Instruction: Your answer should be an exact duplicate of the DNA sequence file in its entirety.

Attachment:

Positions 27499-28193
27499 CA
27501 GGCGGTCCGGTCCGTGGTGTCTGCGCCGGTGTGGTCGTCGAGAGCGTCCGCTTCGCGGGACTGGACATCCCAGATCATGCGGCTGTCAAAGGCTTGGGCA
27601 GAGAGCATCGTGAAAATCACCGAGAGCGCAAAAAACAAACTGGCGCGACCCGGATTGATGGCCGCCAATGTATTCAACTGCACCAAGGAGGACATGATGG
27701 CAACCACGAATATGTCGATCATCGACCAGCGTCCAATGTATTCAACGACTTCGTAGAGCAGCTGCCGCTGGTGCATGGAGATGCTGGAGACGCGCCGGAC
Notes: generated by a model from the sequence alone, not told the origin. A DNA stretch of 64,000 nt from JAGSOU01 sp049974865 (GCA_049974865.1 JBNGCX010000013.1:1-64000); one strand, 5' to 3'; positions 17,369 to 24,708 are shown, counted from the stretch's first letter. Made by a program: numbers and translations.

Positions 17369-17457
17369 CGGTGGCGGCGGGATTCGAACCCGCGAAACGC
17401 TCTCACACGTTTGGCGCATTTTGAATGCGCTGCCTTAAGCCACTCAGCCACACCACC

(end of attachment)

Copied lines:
Positions 27499-28193
27499 CA
27501 GGCGGTCCGGTCCGTGGTGTCTGCGCCGGTGTGGTCGTCGAGAGCGTCCGCTTCGCGGGACTGGACATCCCAGATCATGCGGCTGTCAAAGGCTTGGGCA
27601 GAGAGCATCGTGAAAATCACCGAGAGCGCAAAAAACAAACTGGCGCGACCCGGATTGATGGCCGCCAATGTATTCAACTGCACCAAGGAGGACATGATGG
27701 CAACCACGAATATGTCGATCATCGACCAGCGTCCAATGTATTCAACGACTTCGTAGAGCAGCTGCCGCTGGTGCATGGAGATGCTGGAGACGCGCCGGAC
Notes: generated by a model from the sequence alone, not told the origin. A DNA stretch of 64,000 nt from JAGSOU01 sp049974865 (GCA_049974865.1 JBNGCX010000013.1:1-64000); one strand, 5' to 3'; positions 17,369 to 24,708 are shown, counted from the stretch's first letter. Made by a program: numbers and translations.

Positions 17369-17457
17369 CGGTGGCGGCGGGATTCGAACCCGCGAAACGC
17401 TCTCACACGTTTGGCGCATTTTGAATGCGCTGCCTTAAGCCACTCAGCCACACCACC